KPBS AIRDATE: January 20, 2006
The year is getting off to a potent political start on San Diego stages. Whether it’s comedy, tragedy or docu -drama, ancient or modern, theater does a great job of making us take a good look around and close look inside.
“ Ajax ,” a 2500-year old play by Sophocles, poses pertinent war-time questions: How do we define ‘hero’? What’s the balance between principle and privilege, honor and vengeance? Is blind brutality inevitable, or is it possible to be humane and compassionate to our enemies? And how should we treat our war-weary veterans? In a stark, inventive production at 6th@ Penn Theatre, Laurence Brown makes a commanding, compelling, tragic, mad but honorable warrior, Ajax . He’s counterbalanced by Odysseus, the highly political compromiser, and according to Ajax , manipulator, played with subtle strength and pinpoint focus by Max Macke . Under Forrest Aylsworth’s direction of Marianne McDonald’s lucid and lyrical translation, the cast is variable, the projections are provocative and the themes are timeless.
In the mid-1950s, consumed with post-War guilt, Swiss novelist and playwright Max Frisch wrote “ Biedermann and the Firebugs,” a satiric look at morality and culpability. In a time of rampant fear and paranoia, a little town is being victimized by arsonists. Biedermann , a wealthy but slimy hair tonic tycoon, believes all pyromaniacs should be put to death. Still, he considers himself a civil man, even though he’s just fired a long-time employee who reacts by killing himself. Biedermann tries to confirm his charity and compassion by welcoming two ex-cons into his house, befriending them even as they pack his attic with explosives. Through ignorance and inaction, the victim contributes to his own destruction. It’s a powerful argument against personal and political complacency, given a rip- roaring production at Cygnet Theatre. Under the broad comic direction of Sean Murray, Tim Irving, Daren Scott and Joshua Everett Johnson give especially fiery performances. The smoke doesn’t mask the seriousness. This blistering indictment sizzles long after the lights come up.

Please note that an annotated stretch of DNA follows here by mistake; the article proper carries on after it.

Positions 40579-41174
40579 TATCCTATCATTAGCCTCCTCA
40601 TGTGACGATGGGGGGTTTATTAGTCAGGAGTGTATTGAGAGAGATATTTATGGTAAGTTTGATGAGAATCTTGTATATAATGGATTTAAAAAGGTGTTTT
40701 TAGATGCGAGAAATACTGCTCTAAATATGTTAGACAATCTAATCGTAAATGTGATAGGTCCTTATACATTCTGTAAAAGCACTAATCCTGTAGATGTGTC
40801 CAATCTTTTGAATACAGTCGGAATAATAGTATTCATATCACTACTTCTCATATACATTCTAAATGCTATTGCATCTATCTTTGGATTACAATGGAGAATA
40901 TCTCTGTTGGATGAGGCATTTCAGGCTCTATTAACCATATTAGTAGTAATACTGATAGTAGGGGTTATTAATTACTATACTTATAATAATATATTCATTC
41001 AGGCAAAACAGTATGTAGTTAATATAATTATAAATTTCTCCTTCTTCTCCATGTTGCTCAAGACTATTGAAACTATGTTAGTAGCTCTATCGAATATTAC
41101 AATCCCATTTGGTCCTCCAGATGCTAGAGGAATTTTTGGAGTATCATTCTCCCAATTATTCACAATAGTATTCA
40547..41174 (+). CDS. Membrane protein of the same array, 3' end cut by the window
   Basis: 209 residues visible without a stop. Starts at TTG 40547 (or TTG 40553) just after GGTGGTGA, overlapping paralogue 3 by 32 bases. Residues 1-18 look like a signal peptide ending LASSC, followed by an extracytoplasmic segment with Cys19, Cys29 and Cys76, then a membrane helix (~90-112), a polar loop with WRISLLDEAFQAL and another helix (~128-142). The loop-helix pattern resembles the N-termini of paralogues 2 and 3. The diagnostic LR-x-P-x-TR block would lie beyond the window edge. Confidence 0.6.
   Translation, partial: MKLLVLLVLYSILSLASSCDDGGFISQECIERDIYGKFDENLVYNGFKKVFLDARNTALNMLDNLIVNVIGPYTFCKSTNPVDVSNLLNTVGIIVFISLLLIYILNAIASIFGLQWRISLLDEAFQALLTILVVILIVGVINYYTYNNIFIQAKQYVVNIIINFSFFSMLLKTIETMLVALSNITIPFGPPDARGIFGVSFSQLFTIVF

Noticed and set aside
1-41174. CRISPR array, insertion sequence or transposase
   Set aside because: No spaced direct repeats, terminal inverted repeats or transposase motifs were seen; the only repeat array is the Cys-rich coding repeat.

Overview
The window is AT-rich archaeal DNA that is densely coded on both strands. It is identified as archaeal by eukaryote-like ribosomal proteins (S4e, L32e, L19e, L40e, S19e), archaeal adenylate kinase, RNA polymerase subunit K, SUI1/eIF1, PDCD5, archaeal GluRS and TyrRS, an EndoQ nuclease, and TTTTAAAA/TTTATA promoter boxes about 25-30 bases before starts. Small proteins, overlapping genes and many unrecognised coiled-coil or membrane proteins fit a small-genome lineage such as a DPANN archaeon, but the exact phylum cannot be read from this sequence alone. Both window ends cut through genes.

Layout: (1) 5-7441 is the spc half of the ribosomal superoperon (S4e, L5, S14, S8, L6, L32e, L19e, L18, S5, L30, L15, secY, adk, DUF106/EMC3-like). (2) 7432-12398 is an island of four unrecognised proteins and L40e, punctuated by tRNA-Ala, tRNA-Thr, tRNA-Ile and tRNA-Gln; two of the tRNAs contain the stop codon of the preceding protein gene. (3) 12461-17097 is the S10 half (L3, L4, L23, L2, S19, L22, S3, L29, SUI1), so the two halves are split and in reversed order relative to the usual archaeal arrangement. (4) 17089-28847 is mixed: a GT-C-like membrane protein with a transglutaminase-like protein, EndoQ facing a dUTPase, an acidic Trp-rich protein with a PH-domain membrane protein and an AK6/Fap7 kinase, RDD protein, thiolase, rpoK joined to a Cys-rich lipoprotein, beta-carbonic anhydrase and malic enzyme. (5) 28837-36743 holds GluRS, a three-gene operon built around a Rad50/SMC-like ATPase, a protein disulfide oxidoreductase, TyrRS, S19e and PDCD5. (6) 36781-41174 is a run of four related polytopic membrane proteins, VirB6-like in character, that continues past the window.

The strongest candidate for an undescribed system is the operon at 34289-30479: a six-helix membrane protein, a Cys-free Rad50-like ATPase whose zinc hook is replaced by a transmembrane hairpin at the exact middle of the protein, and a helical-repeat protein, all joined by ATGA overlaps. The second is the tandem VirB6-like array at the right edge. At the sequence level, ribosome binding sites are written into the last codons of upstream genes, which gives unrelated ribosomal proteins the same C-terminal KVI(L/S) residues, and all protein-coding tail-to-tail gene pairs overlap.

And on the subject of indictment, consider “The Exonerated,” based on a series of interviews with six wrongfully convicted death row inmates. Each was in the wrong place at the wrong time — and at the wrong end of the racial, social or economic scale. Husband and wife team Jessica Blank and Erik Jensen interweave these gut-wrenching monologues, which might make you re-consider capital punishment. These excruciating stories of injustice focus not only on the years, even decades of incarceration, but also the post-release nightmare of their struggle for faith, self-respect and redemption. Under the taut, muscular direction of Al Germani, a stellar ensemble brings these hard-hitting stories to disturbing, unnerving life.
Dark or light, it’s delectable — theater that makes you think.
©2006 Patté Productions Inc.